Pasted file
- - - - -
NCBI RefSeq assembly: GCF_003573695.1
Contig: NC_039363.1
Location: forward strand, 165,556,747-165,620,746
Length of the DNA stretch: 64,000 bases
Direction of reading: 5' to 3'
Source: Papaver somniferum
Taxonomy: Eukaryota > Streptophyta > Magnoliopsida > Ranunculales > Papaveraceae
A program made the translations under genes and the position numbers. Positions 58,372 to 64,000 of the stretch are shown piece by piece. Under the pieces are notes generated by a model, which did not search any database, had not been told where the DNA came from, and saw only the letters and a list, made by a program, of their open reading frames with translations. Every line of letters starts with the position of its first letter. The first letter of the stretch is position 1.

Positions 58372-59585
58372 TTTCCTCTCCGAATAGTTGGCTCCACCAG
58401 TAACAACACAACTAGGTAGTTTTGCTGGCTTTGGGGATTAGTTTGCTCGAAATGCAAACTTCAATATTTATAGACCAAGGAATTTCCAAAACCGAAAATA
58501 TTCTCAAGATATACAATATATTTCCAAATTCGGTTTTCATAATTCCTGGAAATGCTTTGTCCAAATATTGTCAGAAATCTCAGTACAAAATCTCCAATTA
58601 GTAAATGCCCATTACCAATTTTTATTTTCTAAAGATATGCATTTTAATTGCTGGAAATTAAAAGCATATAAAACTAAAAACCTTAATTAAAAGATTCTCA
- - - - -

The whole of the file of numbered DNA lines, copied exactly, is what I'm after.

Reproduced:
NCBI RefSeq assembly: GCF_003573695.1
Contig: NC_039363.1
Location: forward strand, 165,556,747-165,620,746
Length of the DNA stretch: 64,000 bases
Direction of reading: 5' to 3'
Source: Papaver somniferum
Taxonomy: Eukaryota > Streptophyta > Magnoliopsida > Ranunculales > Papaveraceae
A program made the translations under genes and the position numbers. Positions 58,372 to 64,000 of the stretch are shown piece by piece. Under the pieces are notes generated by a model, which did not search any database, had not been told where the DNA came from, and saw only the letters and a list, made by a program, of their open reading frames with translations. Every line of letters starts with the position of its first letter. The first letter of the stretch is position 1.

Positions 58372-59585
58372 TTTCCTCTCCGAATAGTTGGCTCCACCAG
58401 TAACAACACAACTAGGTAGTTTTGCTGGCTTTGGGGATTAGTTTGCTCGAAATGCAAACTTCAATATTTATAGACCAAGGAATTTCCAAAACCGAAAATA
58501 TTCTCAAGATATACAATATATTTCCAAATTCGGTTTTCATAATTCCTGGAAATGCTTTGTCCAAATATTGTCAGAAATCTCAGTACAAAATCTCCAATTA
58601 GTAAATGCCCATTACCAATTTTTATTTTCTAAAGATATGCATTTTAATTGCTGGAAATTAAAAGCATATAAAACTAAAAACCTTAATTAAAAGATTCTCA